London, Apr 10 (ANI): An egg collected by Charles Darwin on his five-year voyage on the HMS Beagle in the 1830 and lost for nearly 200 years has been found in a drawer at the University of Cambridge.
The small dark brown egg, with Darwin's name written on it, was found by Liz Wetton, 80, a volunteer at the Zoology Museum's bird egg collection.
It bears a large crack, caused after the great naturalist put it in a box that was too small for it, reports The Independent.
The egg is the only one known to exist from Darwin's Beagle collection.
Researchers have known that Darwin collected 16 bird eggs during his trip between 1831 and 1836 but all were thought to be lost.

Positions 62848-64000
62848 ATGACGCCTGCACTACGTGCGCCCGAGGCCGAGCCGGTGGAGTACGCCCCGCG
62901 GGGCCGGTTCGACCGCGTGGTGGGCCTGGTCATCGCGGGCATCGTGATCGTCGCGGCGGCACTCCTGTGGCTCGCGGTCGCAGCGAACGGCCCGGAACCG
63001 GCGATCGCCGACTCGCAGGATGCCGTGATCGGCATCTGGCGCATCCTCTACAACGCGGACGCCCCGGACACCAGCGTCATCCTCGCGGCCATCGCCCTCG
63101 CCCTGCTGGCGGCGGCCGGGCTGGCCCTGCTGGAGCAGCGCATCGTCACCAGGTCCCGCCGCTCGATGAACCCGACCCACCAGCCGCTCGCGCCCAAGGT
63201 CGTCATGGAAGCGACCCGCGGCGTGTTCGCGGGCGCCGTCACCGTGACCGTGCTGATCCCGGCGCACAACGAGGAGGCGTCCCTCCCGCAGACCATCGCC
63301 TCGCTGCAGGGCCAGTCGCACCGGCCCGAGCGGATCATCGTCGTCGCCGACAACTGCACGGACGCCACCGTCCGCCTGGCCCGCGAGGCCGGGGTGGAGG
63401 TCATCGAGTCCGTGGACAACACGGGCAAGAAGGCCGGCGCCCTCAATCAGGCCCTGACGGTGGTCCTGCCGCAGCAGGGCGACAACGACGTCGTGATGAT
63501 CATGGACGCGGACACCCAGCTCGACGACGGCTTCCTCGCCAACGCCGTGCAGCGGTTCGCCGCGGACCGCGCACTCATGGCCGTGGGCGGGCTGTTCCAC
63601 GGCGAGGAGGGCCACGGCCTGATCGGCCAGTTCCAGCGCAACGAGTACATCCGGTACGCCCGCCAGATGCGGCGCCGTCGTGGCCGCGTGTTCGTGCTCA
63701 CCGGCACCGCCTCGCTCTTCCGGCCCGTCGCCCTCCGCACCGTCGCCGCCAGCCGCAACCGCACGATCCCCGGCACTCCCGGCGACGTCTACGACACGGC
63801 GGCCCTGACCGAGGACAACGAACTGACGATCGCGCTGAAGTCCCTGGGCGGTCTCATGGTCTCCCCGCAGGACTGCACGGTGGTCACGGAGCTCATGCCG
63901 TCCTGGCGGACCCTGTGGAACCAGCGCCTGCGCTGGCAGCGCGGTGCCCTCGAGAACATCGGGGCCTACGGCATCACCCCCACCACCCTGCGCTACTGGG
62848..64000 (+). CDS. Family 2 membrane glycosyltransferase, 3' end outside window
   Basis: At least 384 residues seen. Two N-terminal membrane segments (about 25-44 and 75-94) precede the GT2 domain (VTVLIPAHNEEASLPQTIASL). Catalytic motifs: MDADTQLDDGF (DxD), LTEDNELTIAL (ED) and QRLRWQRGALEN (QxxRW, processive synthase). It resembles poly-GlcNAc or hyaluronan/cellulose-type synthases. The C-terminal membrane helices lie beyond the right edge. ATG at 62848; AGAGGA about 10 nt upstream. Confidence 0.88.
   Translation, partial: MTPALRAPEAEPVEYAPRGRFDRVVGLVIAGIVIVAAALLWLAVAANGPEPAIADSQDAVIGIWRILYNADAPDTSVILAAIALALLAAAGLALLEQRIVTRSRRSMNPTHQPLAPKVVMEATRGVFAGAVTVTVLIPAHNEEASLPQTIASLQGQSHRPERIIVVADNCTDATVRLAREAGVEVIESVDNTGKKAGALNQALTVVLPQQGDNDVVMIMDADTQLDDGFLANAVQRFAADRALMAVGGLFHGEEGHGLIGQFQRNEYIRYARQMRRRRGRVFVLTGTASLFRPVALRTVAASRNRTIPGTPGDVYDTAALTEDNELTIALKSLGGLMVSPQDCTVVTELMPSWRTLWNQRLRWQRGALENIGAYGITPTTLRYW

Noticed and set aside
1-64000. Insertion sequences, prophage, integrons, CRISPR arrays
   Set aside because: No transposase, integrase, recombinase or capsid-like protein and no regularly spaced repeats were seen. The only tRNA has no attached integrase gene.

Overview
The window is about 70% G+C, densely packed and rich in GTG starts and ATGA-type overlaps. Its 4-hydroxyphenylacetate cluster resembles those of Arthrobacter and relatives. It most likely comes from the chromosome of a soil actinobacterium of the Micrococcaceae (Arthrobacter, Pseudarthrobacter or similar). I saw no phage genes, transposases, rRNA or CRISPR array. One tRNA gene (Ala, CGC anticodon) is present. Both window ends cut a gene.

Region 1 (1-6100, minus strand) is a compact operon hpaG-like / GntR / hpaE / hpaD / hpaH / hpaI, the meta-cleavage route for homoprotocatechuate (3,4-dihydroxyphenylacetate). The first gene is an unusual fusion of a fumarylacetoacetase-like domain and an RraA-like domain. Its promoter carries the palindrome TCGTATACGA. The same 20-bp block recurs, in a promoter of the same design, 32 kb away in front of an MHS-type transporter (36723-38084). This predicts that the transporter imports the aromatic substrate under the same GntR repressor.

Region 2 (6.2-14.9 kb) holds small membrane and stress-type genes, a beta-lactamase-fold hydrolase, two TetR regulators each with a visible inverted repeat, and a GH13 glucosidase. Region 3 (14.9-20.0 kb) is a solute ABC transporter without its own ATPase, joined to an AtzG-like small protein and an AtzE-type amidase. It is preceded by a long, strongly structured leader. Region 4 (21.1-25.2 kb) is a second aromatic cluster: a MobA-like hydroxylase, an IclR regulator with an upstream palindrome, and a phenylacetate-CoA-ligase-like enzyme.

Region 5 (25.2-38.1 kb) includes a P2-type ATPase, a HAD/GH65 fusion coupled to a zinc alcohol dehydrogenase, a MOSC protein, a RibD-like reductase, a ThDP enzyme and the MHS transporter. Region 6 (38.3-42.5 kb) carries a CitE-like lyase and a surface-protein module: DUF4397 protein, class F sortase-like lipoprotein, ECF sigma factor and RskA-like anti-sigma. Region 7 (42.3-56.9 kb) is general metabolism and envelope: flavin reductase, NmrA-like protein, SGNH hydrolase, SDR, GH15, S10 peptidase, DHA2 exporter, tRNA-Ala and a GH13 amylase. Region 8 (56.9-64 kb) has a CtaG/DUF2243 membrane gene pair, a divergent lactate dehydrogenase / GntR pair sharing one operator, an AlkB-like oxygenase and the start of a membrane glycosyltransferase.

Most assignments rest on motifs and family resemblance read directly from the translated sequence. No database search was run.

The finding was made in February during Wetton's routine egg sorting.
"The funny thing is that this is Darwin's year, so the timing is perfect, it couldn't be better. I've always been interested in birds, I'm a bird watcher. And strangely enough, the egg is chocolate-coloured too: when someone in the museum saw it, they said, 'It's Darwin's Easter egg!'" she said.
The egg, which belongs to the common tinamou, a relative of the ostrich, was donated to the museum by Alfred Newton, a friend of Darwin's who was a professor of zoology at Cambridge.
When the museum's curators consulted his private notebook, they discovered a reference to the egg which revealed: "One egg, received through Frank Darwin, having been sent to me by his father who said he got it at Maldonado (Uruguay) and that it belonged to the Common Tinamou of those parts. The great man put it into too small a box and hence its unhappy state." (ANI)